Mormons also held a high percentage of grand, civil petit, and criminal petit juror positions. From the following table, it is apparent that in all years analyzed, juror positions were monopolized by Mormons.

That 95 percent of the jurors were Mormon during 1855 and 1860 is not surprising, given the fact that the population was probably at least proportionately represented. Even as late as 1867, inroads made by Gentile soldiers, merchants, and miners boosted the non-Mormon population to only 7 percent. When compared to this figure, the proportion of Mormons sitting on juries in 1865 represented less than the corresponding Mormon share of the population. However, Mormons occupied 100 percent of juror positions in 1870, a figure well above even the 1874 Mormon population estimate of 83 percent.

The preceding information, therefore, may shed some light upon the question of whether there existed a vehicle by which Mormons, if they so elected, could inflict injustice upon litigants who did not share their religious convictions. Most significantly, these data suggest that Mormons, because they monopolized judgeships and juror positions, held sufficient collective power to control the outcome of court proceedings.

Whether this resource of judicial power was tapped may find partial answer in an examination of certain procedural aspects of the probate court's operation. One perspective of judicial procedure is an analysis of the relative percentages of Mormons and non-Mormons who contested each other in civil disputes. Such a study is relevant because litigants could elect to file complaints before a Mormon probate judge or before a non-Mormon district court judge.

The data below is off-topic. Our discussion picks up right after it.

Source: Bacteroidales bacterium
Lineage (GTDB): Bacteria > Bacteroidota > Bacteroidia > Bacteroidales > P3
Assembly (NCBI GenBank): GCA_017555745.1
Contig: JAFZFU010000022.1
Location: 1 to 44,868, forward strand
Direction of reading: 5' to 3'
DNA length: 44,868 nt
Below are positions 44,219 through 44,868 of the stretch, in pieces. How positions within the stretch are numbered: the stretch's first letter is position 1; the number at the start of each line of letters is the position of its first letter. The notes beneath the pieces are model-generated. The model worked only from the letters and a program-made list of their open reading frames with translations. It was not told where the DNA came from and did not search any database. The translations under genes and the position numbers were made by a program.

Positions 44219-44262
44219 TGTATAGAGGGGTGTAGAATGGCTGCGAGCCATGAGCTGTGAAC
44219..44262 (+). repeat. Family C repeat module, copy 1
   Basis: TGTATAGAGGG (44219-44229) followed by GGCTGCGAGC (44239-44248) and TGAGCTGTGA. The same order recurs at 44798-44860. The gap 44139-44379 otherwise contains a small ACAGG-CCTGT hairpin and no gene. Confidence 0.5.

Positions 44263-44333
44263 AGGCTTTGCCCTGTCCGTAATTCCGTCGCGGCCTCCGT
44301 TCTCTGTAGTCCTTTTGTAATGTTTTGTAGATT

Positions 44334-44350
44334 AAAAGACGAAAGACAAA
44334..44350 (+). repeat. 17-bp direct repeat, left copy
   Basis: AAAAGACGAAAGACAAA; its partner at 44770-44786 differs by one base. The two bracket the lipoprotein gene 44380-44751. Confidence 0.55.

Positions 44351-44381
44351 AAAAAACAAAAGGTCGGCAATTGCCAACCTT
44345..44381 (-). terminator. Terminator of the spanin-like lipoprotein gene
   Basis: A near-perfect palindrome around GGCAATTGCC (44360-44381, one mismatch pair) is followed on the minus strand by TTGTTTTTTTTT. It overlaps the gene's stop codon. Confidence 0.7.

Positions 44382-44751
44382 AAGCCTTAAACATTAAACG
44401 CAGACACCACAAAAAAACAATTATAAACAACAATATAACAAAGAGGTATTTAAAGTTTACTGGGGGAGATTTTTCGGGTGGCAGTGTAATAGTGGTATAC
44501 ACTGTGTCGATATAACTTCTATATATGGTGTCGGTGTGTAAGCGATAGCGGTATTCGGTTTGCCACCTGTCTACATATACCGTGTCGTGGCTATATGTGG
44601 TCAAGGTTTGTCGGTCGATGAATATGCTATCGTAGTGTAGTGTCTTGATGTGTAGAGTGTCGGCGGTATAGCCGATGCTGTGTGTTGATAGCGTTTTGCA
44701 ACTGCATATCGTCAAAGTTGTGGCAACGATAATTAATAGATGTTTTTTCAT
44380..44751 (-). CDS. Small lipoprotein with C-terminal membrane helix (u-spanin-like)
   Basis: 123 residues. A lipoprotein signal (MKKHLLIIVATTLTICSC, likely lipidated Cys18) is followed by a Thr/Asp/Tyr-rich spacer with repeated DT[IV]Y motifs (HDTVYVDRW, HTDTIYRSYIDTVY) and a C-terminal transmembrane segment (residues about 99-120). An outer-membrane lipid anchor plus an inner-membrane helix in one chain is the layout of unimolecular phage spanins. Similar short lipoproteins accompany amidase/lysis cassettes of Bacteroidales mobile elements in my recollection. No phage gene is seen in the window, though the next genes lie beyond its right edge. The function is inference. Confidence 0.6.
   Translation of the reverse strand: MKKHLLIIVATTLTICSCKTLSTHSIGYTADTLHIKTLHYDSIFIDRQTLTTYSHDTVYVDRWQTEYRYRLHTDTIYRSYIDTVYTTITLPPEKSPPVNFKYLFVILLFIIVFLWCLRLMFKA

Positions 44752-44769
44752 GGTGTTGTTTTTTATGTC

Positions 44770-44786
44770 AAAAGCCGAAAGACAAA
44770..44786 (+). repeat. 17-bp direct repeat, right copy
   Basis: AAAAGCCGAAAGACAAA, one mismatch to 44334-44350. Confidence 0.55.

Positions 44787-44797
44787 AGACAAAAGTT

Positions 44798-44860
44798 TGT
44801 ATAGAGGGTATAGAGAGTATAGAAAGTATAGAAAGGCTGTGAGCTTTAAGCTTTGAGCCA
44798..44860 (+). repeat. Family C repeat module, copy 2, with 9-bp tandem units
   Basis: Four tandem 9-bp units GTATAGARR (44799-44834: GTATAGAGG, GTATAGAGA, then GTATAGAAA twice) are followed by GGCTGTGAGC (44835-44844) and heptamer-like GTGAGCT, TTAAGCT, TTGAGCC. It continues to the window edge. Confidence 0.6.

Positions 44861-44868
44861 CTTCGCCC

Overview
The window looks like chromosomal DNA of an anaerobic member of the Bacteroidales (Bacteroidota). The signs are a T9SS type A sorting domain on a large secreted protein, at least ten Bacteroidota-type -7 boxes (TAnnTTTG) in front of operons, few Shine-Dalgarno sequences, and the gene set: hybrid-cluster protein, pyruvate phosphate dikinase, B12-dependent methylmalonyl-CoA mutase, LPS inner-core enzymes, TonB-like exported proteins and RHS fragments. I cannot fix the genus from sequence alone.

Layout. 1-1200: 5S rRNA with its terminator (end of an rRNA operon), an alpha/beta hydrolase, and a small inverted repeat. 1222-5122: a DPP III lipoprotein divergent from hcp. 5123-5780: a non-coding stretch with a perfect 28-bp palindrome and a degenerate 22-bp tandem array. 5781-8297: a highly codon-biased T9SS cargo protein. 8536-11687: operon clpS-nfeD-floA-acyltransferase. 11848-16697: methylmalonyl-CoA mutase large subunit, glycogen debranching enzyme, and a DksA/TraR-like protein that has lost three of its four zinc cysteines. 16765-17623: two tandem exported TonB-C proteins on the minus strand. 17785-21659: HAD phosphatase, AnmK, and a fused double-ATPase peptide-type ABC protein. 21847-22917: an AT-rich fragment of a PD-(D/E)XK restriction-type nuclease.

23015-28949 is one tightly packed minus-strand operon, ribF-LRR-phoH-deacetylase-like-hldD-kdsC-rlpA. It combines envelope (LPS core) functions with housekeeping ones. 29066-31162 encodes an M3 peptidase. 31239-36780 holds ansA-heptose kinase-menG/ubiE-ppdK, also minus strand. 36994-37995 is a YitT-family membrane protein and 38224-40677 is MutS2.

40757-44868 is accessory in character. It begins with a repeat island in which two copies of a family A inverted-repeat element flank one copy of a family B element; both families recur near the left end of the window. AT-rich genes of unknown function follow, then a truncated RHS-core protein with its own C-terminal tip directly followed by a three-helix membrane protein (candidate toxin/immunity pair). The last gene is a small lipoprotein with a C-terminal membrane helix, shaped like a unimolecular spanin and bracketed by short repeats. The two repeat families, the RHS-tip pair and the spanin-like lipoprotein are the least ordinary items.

Therefore, if Mormon plaintiffs when computed as a percentage of the total plaintiffs in civil suits where Mormons and non-Mormons were opposed are found to exceed the estimated percentage of Mormons in the population, an eagerness on the part of church members or a reluctance by non-Mormons to take their disputes to reputedly biased probate courts may be indicated. Conversely, statistics demonstrating that the percentage of non-Mormons in relation to the non-Mormon population filed an equal or greater percentage of civil complaints possibly suggests that the court had no such reputation for prejudicial treatment of Gentiles and that non-Mormons were essentially confident of receiving a fair hearing.